Get Ready for 5G!

The mobile networks that our smartphones and other devices rely on to connect to the Internet today typically use 4G technology. According to Stephen Shankland reporting for c|net on the 2015 Mobile World Congress, higher-performance fifth-generation networks are coming soon and the possibilities seem endless. Gartner predicts the number of devices connected to the Internet to increase from 5 billion in 2015 to 25 billion by 2020.

Using 5G technology, sensors will be built into appliances, security systems, health monitors, door locks, cars, and wearable devices. "You'll have tags on your dogs talking to devices in your home," says Femi Adeyemi, lead mobile architect for Fujitsu. "You'll know when your children come home. Cars on the highway will be autonomously managed."

The difference in speed will be awesome as well. 5G networks will allow for downloads at up to 10Gbs. Compared to the relative “slowness” of today’s 4G networks (about 100-150Mbps) events will happen in “real time.” 5G networks will bring augmented reality and virtual reality applications into the mainstream. Augmented reality superimposes information like driving directions, product prices or acquaintances' names over our view of the real world. For example, you might think of “Google Glass” as an early type of Augmented Reality device. On the other hand, Virtual Reality creates an entirely new and artificial view of the world.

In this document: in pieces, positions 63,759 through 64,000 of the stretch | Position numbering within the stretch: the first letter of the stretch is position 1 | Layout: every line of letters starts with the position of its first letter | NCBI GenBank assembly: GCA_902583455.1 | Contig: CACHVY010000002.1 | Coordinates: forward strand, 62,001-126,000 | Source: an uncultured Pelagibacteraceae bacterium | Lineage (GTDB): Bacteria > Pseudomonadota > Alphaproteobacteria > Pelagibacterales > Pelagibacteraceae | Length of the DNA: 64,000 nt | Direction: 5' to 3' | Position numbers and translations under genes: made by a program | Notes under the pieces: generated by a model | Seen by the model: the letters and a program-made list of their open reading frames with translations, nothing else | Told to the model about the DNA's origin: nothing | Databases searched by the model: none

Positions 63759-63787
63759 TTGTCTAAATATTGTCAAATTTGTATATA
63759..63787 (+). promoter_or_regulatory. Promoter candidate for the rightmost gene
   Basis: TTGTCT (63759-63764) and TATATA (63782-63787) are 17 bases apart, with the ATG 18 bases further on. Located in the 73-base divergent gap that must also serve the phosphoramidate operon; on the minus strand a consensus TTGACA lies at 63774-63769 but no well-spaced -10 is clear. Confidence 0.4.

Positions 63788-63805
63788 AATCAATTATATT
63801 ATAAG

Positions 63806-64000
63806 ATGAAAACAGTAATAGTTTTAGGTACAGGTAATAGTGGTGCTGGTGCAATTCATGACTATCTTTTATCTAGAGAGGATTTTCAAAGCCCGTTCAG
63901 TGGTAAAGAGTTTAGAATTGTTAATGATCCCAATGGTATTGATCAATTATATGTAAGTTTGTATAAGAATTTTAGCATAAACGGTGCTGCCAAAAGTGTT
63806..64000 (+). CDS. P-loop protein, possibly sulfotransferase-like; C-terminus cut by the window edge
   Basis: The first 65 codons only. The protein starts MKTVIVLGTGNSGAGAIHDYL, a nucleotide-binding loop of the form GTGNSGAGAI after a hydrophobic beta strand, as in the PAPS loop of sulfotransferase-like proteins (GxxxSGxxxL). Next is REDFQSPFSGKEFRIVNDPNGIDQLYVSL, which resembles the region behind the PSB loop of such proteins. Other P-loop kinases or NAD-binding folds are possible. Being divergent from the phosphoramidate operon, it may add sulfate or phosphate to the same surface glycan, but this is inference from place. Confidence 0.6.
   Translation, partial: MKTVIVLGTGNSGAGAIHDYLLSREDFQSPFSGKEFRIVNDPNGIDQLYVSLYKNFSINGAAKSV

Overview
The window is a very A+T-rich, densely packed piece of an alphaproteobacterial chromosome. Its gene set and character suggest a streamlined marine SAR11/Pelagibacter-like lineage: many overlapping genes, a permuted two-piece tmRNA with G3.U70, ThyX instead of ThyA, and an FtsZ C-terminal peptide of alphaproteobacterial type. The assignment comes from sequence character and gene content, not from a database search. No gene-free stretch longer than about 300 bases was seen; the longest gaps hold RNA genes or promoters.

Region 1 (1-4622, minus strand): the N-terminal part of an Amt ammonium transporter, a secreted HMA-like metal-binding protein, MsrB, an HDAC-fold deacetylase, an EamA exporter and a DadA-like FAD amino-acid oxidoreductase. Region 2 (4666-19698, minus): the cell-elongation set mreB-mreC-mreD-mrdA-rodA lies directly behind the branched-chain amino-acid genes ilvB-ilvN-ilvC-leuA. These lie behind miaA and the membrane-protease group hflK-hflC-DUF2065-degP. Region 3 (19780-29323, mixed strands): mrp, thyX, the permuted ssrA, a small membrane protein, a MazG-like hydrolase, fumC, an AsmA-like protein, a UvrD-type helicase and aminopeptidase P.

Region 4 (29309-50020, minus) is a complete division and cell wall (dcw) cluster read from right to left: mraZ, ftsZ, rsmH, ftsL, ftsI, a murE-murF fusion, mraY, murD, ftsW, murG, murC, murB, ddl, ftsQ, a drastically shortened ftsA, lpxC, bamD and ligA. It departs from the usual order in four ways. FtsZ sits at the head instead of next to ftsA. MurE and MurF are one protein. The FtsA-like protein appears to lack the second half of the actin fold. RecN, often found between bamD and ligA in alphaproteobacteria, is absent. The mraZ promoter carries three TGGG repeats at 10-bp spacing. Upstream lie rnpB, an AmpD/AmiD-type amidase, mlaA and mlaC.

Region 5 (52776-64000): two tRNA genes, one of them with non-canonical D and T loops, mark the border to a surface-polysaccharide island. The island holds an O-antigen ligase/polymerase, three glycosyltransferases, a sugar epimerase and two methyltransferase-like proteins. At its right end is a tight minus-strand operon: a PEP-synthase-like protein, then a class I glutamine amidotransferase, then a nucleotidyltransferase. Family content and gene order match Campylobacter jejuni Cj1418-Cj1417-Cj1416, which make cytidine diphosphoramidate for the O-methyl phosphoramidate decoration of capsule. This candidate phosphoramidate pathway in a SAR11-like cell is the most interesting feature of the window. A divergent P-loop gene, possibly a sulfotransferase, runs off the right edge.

5G will also shorten the delay before beginning a download. Waiting a few seconds for a streaming video to start at 4G speeds may seem like no big deal, but that's way too slow for things like self-driving cars, where every millisecond counts. 4G needs at least 15 to 25 milliseconds for a car to tell the one behind it that it has begun emergency braking. That delay will drop to 1 millisecond with 5G.


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